At the same time, Eastern applied for a separate IB program, the Diploma program, designed for 11th and 12th grades. Just last week the IB organization granted that application, and this fall the school will begin offering it to a hand-picked group of 18-20 students.
The Middle Years and Diploma programs use similar methods and both aim to inspire creative and analytical thinking, but they're implemented differently. The Middle Years program extends to an entire school, with all teachers and all students participating.
The Diploma program, on the other hand, is limited to a subgroup of students who commit to following a challenging curriculum. Students must learn two foreign languages, take a course on critical thinking called "Theory of Knowledge," and write an "extended essay" on a topic of "global significance." At the end of the program students take exams that are graded by outside examiners, and they receive an IB diploma only if they achieve a minimum score. Students outside the program can take one or more individual IB classes, but they won't get the IB diploma.
Overall, the IB approach stands in marked contrast to the current focus on standardized testing, and it may well appeal to middle-class families. But will it be enough to induce Capitol Hill parents to keep their kids in neighborhood schools?
Joe Weedon, a parent of two children at Maury Elementary on Capitol Hill, is part of a group of 20 or so families who intend to do just that. His children, he says, are "class of 2023 and 2025" at Eastern. But Weedon, who has been involved in bringing the Middle Years IB program to Jefferson and Eliot-Hine, has also had his frustrations. He says that DCPS has failed to stick to its timeline for implementing the Middle Years program and has reneged on some of its budgetary commitments. (Weedon is also a contributor to Greater Greater Education.)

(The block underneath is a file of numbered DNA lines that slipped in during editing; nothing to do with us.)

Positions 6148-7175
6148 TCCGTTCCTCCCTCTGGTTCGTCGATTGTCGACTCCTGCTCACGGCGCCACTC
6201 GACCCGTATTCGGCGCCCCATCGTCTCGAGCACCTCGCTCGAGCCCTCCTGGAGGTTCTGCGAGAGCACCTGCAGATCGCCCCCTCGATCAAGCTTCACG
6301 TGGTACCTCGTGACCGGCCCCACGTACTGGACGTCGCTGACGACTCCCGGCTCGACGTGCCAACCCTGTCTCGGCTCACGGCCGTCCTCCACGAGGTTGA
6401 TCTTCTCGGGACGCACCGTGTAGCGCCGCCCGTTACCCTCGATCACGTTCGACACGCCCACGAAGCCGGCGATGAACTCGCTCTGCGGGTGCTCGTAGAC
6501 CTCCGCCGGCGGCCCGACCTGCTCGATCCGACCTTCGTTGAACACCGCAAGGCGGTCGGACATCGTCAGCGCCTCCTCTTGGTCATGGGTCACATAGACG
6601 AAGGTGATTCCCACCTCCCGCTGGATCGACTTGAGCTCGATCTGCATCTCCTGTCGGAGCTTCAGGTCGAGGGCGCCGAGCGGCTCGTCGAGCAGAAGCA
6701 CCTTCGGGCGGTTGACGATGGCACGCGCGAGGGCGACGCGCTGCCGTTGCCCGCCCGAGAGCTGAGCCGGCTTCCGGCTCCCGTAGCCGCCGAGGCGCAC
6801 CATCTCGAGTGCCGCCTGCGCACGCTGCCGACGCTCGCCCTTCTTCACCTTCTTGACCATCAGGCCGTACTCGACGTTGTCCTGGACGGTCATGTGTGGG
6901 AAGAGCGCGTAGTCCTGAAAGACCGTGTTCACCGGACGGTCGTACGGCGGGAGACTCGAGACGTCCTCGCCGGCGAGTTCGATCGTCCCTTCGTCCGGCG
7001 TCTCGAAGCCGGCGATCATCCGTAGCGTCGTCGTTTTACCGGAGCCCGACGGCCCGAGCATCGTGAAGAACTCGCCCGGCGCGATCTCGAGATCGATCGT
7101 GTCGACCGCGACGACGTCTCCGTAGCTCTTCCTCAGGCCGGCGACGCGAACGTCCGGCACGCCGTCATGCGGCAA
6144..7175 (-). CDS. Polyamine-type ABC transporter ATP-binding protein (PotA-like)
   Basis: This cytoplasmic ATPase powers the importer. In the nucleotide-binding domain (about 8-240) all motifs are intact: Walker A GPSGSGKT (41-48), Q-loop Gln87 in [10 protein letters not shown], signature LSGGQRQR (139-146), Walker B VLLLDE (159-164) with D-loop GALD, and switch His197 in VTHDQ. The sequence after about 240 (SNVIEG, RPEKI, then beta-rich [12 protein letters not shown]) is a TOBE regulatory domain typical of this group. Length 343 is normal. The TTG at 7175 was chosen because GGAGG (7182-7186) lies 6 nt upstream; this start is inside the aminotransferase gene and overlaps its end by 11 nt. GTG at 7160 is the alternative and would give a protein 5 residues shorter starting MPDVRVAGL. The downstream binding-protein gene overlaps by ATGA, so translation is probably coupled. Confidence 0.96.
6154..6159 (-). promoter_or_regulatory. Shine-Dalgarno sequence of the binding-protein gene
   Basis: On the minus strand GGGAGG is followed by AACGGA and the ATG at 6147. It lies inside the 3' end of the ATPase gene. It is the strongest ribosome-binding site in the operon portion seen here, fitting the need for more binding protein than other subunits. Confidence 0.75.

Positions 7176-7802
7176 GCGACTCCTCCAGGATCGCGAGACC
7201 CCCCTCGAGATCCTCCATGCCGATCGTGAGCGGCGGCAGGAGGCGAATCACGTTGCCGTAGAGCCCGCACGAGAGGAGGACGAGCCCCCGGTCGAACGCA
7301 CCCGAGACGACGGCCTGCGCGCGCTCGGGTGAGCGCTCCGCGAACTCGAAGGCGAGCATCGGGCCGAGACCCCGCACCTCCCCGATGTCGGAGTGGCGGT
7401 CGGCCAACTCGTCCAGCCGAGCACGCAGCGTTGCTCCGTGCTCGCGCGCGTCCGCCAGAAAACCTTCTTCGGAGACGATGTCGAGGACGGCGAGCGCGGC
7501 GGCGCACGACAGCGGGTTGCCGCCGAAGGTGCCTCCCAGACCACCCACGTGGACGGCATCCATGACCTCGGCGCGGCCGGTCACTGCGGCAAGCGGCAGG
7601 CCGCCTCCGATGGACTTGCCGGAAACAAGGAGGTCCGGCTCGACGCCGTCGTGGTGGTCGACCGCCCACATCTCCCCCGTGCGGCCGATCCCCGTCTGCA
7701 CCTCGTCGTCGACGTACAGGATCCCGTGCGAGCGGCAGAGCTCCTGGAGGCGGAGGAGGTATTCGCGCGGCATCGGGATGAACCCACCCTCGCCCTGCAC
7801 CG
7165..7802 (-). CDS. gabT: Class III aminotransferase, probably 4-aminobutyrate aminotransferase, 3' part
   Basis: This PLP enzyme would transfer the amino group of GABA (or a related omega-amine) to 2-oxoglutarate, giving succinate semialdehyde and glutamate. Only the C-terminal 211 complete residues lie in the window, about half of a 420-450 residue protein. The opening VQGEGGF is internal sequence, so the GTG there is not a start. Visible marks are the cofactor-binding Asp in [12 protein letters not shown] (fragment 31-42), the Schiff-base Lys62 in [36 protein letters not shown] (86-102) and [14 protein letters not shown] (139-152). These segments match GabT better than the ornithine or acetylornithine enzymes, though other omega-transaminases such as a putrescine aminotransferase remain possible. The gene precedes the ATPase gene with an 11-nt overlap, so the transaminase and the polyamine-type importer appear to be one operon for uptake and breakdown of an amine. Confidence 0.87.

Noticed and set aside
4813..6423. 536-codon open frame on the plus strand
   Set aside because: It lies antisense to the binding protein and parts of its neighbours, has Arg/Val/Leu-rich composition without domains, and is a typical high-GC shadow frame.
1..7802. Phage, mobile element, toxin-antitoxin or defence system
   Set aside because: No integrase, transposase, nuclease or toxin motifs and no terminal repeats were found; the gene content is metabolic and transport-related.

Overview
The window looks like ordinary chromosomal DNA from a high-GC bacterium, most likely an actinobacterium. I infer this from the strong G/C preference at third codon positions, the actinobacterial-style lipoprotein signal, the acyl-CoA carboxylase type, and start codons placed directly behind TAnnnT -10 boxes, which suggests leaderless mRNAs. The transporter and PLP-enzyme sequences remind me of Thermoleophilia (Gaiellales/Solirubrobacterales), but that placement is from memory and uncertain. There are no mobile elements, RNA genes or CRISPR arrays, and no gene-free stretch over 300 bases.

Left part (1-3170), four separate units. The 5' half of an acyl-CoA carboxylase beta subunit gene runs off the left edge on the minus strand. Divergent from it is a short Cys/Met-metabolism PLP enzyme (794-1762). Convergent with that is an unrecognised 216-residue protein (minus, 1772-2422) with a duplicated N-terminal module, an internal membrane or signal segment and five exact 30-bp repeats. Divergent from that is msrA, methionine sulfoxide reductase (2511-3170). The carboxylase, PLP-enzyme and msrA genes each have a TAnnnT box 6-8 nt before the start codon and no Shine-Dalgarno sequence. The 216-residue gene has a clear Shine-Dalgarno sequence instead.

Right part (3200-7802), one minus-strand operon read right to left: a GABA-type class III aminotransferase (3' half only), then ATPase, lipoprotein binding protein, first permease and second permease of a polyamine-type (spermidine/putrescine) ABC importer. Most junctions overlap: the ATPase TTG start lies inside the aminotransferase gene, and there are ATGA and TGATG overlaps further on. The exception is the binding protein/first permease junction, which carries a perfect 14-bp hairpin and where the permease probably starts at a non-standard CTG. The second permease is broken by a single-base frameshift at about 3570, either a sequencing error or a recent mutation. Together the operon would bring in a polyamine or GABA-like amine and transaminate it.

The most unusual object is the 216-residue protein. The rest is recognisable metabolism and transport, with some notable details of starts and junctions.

Affluent families would obviously benefit from having the option of sending their kids to what they feel is a high-quality local school. But they might not be the only ones who benefit. Recent research indicates that low-income students do better when they attend schools with high-income peers.
IB program will serve existing students, who aren't the typical IB student body
In any event, Eastern administrators say their primary focus is on the students they have now rather than the ones they might attract. Those are the students who will be starting the rigorous Diploma program this fall.
Many of the schools that offer the program are either private schools or public schools serving affluent suburban populations. One DCPS school, Banneker, offers the Diploma program, but it's an application-only school. Will an IB Diploma program work at a non-selective, high-poverty school like Eastern?
Absolutely, says Bob Smith at DCPS, citing examples in Chicago, Buffalo, and Detroit.